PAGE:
The Principles of Mathematics (1903)

§ 52

It remains to discuss the verb, and to find marks by which it is distinguished from the adjective. In regard to verbs also, there is a twofold grammatical form corresponding to a difference in merely external relations. There is the verb in the form which it has as verb (the various inflexions of this form may be left out of account), and there is the veral noun, indicated by the infinitive or (in English) the present participle. The distinction is that between Felton killed Buckhingham nad Killing no murder. By analyzing this difference, the nature and function of the verb will appear.(§ 52 ¶ 1)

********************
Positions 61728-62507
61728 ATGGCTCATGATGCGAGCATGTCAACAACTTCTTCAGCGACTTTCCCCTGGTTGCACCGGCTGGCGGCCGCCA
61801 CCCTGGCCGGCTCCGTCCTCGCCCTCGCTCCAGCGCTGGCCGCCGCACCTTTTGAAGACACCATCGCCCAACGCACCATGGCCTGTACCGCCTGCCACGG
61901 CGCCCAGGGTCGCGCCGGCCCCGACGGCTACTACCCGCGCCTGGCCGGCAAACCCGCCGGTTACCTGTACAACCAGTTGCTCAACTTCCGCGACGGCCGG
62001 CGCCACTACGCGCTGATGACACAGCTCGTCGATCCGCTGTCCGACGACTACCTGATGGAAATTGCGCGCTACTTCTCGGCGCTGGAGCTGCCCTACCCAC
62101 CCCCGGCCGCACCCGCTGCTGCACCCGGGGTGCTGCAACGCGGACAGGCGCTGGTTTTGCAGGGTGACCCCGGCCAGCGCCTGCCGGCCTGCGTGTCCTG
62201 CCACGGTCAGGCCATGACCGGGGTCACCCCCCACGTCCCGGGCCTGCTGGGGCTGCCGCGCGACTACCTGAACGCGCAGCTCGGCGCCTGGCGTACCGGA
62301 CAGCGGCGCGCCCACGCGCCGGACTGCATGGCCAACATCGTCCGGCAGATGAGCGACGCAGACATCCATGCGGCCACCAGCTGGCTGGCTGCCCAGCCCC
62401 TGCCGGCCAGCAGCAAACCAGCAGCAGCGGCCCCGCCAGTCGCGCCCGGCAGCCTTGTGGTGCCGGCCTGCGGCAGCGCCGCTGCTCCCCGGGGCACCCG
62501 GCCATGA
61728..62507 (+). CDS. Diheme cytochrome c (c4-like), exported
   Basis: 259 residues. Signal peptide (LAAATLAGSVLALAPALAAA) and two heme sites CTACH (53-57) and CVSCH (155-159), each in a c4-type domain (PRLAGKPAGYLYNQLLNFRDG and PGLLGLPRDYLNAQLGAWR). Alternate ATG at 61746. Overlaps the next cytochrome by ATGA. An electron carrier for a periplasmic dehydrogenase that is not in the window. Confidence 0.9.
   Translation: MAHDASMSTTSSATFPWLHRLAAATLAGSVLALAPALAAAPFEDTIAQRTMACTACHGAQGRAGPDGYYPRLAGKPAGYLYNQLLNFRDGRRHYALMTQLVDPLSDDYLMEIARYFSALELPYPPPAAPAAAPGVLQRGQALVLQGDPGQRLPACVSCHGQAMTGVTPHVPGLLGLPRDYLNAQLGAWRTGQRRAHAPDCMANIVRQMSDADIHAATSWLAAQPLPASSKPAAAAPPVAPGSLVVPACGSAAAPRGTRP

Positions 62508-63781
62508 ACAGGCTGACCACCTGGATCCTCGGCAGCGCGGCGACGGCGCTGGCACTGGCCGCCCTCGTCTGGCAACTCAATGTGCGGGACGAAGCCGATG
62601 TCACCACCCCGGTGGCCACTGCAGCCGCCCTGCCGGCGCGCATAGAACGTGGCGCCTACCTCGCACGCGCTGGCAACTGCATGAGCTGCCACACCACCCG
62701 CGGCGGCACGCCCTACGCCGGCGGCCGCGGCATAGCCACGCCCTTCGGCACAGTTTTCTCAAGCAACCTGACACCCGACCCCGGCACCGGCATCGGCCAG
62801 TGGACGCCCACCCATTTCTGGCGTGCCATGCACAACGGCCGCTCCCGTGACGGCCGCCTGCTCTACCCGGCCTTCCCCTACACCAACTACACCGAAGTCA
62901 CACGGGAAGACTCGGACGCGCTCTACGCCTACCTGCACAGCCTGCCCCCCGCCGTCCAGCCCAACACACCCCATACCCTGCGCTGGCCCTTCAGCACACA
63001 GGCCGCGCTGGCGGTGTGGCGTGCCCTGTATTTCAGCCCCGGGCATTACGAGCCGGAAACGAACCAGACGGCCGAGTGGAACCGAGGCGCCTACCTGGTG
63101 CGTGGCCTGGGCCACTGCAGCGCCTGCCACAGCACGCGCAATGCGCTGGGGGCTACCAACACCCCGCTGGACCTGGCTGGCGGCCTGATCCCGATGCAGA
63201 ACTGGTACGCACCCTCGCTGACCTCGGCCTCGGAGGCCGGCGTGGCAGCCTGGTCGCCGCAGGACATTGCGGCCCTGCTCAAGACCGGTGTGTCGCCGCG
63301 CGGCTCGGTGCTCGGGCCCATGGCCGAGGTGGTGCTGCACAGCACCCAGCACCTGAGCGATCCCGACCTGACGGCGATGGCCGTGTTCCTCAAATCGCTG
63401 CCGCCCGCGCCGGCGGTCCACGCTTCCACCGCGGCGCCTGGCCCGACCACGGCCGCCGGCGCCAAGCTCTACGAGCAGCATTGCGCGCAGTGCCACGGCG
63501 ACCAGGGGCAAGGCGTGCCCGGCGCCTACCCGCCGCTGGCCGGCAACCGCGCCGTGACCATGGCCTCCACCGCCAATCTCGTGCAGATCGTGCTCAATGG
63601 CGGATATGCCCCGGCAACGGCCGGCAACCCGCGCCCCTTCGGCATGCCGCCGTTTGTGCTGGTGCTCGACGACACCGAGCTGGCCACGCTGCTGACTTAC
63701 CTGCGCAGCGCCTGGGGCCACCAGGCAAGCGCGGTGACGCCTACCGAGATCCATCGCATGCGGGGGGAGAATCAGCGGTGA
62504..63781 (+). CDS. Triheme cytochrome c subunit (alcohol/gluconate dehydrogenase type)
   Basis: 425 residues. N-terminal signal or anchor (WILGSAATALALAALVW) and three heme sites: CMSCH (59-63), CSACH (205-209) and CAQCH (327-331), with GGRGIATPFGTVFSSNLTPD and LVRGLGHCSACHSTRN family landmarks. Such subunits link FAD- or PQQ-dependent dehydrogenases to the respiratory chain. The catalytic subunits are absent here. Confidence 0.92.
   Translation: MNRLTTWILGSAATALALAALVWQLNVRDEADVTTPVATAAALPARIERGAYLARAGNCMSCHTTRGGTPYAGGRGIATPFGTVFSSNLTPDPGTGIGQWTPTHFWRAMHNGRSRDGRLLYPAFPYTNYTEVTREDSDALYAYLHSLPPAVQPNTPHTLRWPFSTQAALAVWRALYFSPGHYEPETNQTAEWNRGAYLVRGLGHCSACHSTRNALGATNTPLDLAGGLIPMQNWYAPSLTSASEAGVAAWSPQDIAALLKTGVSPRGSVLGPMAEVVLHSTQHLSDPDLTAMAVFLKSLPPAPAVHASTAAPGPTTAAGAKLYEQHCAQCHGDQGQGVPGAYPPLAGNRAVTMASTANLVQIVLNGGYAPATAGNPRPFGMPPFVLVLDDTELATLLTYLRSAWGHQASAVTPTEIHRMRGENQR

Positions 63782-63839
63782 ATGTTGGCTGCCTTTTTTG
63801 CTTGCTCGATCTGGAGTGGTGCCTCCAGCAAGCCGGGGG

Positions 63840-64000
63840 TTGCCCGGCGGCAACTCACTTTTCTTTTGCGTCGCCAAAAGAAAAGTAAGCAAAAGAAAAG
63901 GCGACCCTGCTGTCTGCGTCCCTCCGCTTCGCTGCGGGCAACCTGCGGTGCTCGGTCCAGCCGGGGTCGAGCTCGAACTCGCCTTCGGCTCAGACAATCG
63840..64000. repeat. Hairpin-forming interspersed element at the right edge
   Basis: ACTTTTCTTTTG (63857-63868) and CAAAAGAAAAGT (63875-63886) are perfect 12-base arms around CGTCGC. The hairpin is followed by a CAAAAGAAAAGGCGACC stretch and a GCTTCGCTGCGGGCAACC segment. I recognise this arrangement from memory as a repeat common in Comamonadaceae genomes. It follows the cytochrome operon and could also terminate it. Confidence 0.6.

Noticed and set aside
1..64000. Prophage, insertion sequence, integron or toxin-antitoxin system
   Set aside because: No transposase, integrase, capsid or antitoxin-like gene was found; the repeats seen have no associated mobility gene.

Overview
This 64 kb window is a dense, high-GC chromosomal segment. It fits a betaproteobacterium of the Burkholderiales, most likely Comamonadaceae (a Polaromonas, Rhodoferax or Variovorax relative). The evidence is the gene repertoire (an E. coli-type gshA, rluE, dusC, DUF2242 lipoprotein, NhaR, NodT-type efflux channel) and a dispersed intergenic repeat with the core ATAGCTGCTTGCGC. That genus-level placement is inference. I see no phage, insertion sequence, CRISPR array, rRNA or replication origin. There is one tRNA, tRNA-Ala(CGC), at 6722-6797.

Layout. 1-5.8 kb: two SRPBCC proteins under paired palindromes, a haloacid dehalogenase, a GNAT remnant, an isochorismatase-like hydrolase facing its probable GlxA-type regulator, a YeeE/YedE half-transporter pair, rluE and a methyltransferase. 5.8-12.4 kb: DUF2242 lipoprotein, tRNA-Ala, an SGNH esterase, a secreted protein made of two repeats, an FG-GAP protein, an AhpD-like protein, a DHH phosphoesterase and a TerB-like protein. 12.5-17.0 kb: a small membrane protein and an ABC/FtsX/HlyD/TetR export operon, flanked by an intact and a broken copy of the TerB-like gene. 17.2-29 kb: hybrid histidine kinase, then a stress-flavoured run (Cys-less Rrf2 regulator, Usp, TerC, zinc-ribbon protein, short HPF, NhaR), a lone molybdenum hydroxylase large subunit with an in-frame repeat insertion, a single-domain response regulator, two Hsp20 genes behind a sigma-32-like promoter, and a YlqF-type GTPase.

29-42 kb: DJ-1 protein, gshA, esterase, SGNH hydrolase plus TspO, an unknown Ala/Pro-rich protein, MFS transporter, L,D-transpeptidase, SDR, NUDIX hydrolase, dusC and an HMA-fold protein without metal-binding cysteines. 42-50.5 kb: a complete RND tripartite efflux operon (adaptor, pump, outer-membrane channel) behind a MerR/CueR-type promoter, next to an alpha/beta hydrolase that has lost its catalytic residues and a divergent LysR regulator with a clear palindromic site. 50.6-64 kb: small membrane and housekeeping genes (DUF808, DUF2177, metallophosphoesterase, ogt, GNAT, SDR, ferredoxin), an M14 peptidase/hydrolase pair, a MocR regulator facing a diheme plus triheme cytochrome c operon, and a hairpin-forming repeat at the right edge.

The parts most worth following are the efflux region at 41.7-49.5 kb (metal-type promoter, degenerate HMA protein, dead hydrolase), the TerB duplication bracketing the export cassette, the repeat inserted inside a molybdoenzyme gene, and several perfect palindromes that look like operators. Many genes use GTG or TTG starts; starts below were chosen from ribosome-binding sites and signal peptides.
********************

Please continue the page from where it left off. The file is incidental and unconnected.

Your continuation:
It is plain, to begin with, that the concept which occurs in the verbal noun is the very same as that which occurs as verb. this results from the previous argument, that every constituent of every proposition must, on pain of self-contradiction, be capable of being made a logical subject. If we say kills does not mean the same as to kill, we have already made kills a subject, and we cannot say that the concept expressed by the word kills cannot be made a subject. Thus the very verb which occurs as verb can occur also as subject. The question is: What logical difference is expressed by the difference of grammaticl form? And it is plain that the difference must be one of exteral relations. But in regard to verbs, there is a further point. By transforming the verb, as it occurs in a proposition, into a verbal noun, the whole proposition can be turned into a single logical subject, no longer asserted, and no longer containing in itself truth or falsehood. But here too, there seems to be no possibility of maintaining that the logical subject which results is a different entity from the proposition. Caesar died and the death of Caesar will illustrate this point. If we ask: What is asserted in the proposition Caesar died? the answer must be the death of Caesar is asserted. In that case, it would seem, it is the death of Caesar which is true or false; and yet neither truth nor falsity belongs to a mere logical subject. The answer here seems to be that the death of Caesar has an external relation to truth or falsehood (as the case may be), whereas Caesar died in some way or other contains its own truth or falsehood as an element. But if this is the correct analysis, it is difficult to see how Caesar died differs from the truth of Caesar's death in the case where it is true, or the falsehood of Caesar's death in the other case. Yet it is quite plain that the latter, at any rate, is never equivalent to Caesar died. There appears to be an ultimate notion of assertion, given by theverb, which is lost as soon as we substitute a verbal noun, and is lost when the proposition in question is made the subject of some other proposition. This does not depend upon grammatical form; for if I say Caesar died is a proposition, I do not assert that Caesar did die, and an element which is present in Caesar died has disappeared. Thus the contradiction which was to have been avoided, of an entity which cannot be made a logical subject, appears to have here become inevitable. This difficulty, which seems to be inherent in the very nature of truth and falsehood, is one with which I do not know how to deal satisfactorily. The most obvious course would be to say that the difference between an asserted and an unasserted proposition is not logical, but psychological. In the sense in which false propositions may be asserted, this is doubtless true. But there is another sense of assertion, very difficult to bring clearly before the mind, and yet quite undeniable, in which only true propositions are asserted. True and false propositions alike are in some sense entities, and are in some sense capable of being logical subjects; but when a proposition happens to be true, it has a further quality, over and above that which it shares with false propositions, and it is this further quality which is what I mean by assertion in a logical as opposed to a psychological sense. The nature of truth, however, belongs no more to the principles of mathematics than to the principles of everything else. I therefore leave this question to the logicians with the above brief indication of a difficulty.(§ 52 ¶ 2)